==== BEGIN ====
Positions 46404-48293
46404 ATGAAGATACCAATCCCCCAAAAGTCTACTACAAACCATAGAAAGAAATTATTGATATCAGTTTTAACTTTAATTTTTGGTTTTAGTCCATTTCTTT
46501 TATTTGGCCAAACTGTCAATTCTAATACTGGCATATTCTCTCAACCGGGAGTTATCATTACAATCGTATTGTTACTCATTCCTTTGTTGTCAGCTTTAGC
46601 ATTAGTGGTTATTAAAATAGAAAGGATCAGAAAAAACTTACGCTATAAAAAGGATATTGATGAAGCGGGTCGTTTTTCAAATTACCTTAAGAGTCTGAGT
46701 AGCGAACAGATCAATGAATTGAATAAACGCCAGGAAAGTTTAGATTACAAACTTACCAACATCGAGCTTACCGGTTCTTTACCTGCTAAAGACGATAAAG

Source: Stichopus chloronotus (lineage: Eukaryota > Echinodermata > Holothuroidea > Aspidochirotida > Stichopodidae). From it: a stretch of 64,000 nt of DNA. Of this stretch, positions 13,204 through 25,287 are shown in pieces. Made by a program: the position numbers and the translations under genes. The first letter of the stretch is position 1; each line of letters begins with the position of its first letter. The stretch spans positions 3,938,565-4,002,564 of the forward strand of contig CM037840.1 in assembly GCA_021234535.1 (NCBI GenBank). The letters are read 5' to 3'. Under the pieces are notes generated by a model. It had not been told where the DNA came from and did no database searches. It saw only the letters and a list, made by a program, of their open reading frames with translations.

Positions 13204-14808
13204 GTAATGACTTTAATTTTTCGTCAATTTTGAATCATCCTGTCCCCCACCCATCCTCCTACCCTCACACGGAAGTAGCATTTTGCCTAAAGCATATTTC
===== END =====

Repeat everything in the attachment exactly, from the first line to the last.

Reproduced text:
Positions 46404-48293
46404 ATGAAGATACCAATCCCCCAAAAGTCTACTACAAACCATAGAAAGAAATTATTGATATCAGTTTTAACTTTAATTTTTGGTTTTAGTCCATTTCTTT
46501 TATTTGGCCAAACTGTCAATTCTAATACTGGCATATTCTCTCAACCGGGAGTTATCATTACAATCGTATTGTTACTCATTCCTTTGTTGTCAGCTTTAGC
46601 ATTAGTGGTTATTAAAATAGAAAGGATCAGAAAAAACTTACGCTATAAAAAGGATATTGATGAAGCGGGTCGTTTTTCAAATTACCTTAAGAGTCTGAGT
46701 AGCGAACAGATCAATGAATTGAATAAACGCCAGGAAAGTTTAGATTACAAACTTACCAACATCGAGCTTACCGGTTCTTTACCTGCTAAAGACGATAAAG

Source: Stichopus chloronotus (lineage: Eukaryota > Echinodermata > Holothuroidea > Aspidochirotida > Stichopodidae). From it: a stretch of 64,000 nt of DNA. Of this stretch, positions 13,204 through 25,287 are shown in pieces. Made by a program: the position numbers and the translations under genes. The first letter of the stretch is position 1; each line of letters begins with the position of its first letter. The stretch spans positions 3,938,565-4,002,564 of the forward strand of contig CM037840.1 in assembly GCA_021234535.1 (NCBI GenBank). The letters are read 5' to 3'. Under the pieces are notes generated by a model. It had not been told where the DNA came from and did no database searches. It saw only the letters and a list, made by a program, of their open reading frames with translations.

Positions 13204-14808
13204 GTAATGACTTTAATTTTTCGTCAATTTTGAATCATCCTGTCCCCCACCCATCCTCCTACCCTCACACGGAAGTAGCATTTTGCCTAAAGCATATTTC